What is UX, anyway? A Quick Intro
What if you could increase the likelihood of someone buying from you by 400%? It might seem be true, but by simply focusing in on the UX or User Experience of your product/service, it’s inevitable to have a positive boost for your company. According to Forrester Research1, companies see as much as a 400% increase in customer sales simply by leveraging UX strategy / UX design. That brings us to the question, what is UX or User Experience anyway? -- UX is the quality of encounter and perception, be it positive/negative/neutral, that a user (or customer) has when they interface with a company’s brand, product, and/or services*. “good” UX is perceived as seamless, easy to use, friendly and intuitive whereas “bad” UX is perceived to be noisy, broken, and generally confusing (HackingUX's definition of UX)
WHAT IS UX?
To more specifically understand what UX is, we can start with what it is not. UX or User Experience is not to be confused with User Interface, Interaction or Interaction Design, Customer Experience, and so on. Much like how a tree is comprised of many components (roots, trunk, water, sun, etc) UX is built upon a number of items and it spans across detailes that ultimately build upon a successful (or unsuccessful) user’s experience.
DEFINITIONS ACTOSS INDUSTRY
UX is an all encompassing, end-to-end look at the experience that the user perceives. To help add a little more context, here are 3 definitions of UX across industry
GOOD VS GREAT UX
As mentioned, focusing on crafting a “good” UX (i.e. seamless, friendly, intuitive) can be the difference of a customer converting or not; it can also be the difference of a customer coming back, trusting your company, as well as recommending your product/service to their friends. UX is the overall perception and quality experience of a customer.
Pause for a moment. What’s an app that you use everyday? For most people, an email app is probably one of the most used applications . The seamlessness in which an email app is able to notify you when you get “new mail,” your ability to tap it open and immediately read a message, and reply within seconds is a direct example of seamless UX. Good UX should feel obvious (i.e. intuitive… the user should know what to do without thought nor training). Great UX should feel delightful. An example of delighter in UX for an email app might be when you’re refreshing a page and you see a colorful serendipitous spinner, or when you send an email and you hear a small swoosh sound, making it feel like your email is being physically sent. Good UX helps users achieve their goals easily while great UX enhances their experience.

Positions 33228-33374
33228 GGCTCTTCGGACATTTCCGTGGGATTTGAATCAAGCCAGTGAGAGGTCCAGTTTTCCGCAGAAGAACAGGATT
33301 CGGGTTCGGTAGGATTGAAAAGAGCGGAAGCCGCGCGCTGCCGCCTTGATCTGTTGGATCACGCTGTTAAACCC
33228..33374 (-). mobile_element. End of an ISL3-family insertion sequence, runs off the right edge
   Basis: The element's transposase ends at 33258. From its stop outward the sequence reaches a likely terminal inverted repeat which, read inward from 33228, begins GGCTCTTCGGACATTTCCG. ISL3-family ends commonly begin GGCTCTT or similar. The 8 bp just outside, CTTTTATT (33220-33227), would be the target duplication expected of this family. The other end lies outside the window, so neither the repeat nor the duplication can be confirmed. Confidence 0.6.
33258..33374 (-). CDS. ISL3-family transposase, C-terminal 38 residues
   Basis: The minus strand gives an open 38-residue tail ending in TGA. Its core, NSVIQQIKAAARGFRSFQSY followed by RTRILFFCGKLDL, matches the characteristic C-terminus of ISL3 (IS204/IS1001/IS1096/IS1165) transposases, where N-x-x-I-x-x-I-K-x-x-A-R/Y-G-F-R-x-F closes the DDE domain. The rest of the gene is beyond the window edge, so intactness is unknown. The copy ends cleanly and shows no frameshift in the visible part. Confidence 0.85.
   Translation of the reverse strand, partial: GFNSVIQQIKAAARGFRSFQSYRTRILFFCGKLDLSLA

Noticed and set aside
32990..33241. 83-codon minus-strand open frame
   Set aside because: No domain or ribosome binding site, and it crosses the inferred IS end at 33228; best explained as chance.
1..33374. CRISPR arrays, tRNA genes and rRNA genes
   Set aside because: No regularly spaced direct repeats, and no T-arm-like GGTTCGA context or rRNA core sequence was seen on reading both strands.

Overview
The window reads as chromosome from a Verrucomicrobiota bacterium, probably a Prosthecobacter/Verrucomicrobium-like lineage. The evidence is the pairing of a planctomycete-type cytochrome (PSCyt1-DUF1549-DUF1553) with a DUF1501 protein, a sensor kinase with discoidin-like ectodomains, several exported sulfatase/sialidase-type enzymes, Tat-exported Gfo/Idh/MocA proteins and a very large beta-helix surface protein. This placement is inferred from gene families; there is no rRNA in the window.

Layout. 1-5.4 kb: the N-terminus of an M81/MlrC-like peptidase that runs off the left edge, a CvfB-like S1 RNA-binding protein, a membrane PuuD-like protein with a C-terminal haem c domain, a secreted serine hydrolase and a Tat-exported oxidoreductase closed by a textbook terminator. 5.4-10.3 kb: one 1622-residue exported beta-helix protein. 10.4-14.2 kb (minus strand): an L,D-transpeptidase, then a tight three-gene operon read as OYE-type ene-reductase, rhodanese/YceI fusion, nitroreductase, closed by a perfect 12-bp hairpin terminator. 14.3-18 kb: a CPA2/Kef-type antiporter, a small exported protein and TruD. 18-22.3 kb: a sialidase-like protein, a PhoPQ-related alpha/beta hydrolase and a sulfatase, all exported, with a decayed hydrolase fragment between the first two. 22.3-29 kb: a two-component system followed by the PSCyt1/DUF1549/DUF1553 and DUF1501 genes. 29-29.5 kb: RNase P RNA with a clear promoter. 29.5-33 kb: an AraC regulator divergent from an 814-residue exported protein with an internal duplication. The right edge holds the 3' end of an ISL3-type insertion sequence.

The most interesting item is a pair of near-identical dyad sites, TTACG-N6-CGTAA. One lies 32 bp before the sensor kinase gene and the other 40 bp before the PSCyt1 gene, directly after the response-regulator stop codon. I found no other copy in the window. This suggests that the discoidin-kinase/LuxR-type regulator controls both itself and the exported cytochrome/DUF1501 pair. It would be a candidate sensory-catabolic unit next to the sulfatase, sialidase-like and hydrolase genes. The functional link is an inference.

CONCLUSION + HOW TO GET STARTED
Similar to how one would successfully craft a compelling story, a story itself is not solely it’s characters, nor is it solely its setting, nor is it solely it’s plot -- these things are components that make up the story rather while the story itself is the bigger picture composition. User Experience is similar in that it is not to be confused with any one component (user interface, brand, architecture, copy, etc), but rather, understand that each of these elements play a role in the bigger picture to compose what’s would be perceived as a good or bad experience by the user.
UX is the sum of many components that come together to produce a certain quality perception of a product/service (components including UI, brand, information architecture, interaction, etc). It’s no wonder that “good” UX can be the precursor for a 400% bump in customer conversion, as it means that the product/service/website would be characterized as intuitive, easy to use, and friendly. For those who are ready to learn more about UX, the process and how to better their company’s user’s experience, join along Uxonomy, a free publication dedicated to helping people build better, more user friendly and profitable products/services.
This article was written by Holly, M.S., founder of Uxonomy, M.S., Full Stack UX Designer (previously Apple, Facebook, Mintboxx)